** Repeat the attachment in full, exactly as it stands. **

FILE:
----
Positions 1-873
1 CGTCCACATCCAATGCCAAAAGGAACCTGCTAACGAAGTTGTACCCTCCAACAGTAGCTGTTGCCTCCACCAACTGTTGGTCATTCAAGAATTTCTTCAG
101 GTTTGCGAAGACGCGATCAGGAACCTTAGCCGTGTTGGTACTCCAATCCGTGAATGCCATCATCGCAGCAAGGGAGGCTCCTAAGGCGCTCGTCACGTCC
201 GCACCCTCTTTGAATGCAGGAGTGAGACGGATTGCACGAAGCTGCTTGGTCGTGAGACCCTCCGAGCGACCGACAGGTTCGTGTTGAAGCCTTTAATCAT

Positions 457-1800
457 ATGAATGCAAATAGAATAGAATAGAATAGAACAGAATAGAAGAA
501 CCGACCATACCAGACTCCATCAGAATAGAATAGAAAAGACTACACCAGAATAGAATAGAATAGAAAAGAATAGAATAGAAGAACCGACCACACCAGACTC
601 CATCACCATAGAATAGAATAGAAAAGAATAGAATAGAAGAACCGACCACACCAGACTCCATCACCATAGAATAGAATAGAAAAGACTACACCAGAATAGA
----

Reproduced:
Positions 1-873
1 CGTCCACATCCAATGCCAAAAGGAACCTGCTAACGAAGTTGTACCCTCCAACAGTAGCTGTTGCCTCCACCAACTGTTGGTCATTCAAGAATTTCTTCAG
101 GTTTGCGAAGACGCGATCAGGAACCTTAGCCGTGTTGGTACTCCAATCCGTGAATGCCATCATCGCAGCAAGGGAGGCTCCTAAGGCGCTCGTCACGTCC
201 GCACCCTCTTTGAATGCAGGAGTGAGACGGATTGCACGAAGCTGCTTGGTCGTGAGACCCTCCGAGCGACCGACAGGTTCGTGTTGAAGCCTTTAATCAT

Positions 457-1800
457 ATGAATGCAAATAGAATAGAATAGAATAGAACAGAATAGAAGAA
501 CCGACCATACCAGACTCCATCAGAATAGAATAGAAAAGACTACACCAGAATAGAATAGAATAGAAAAGAATAGAATAGAAGAACCGACCACACCAGACTC
601 CATCACCATAGAATAGAATAGAAAAGAATAGAATAGAAGAACCGACCACACCAGACTCCATCACCATAGAATAGAATAGAAAAGACTACACCAGAATAGA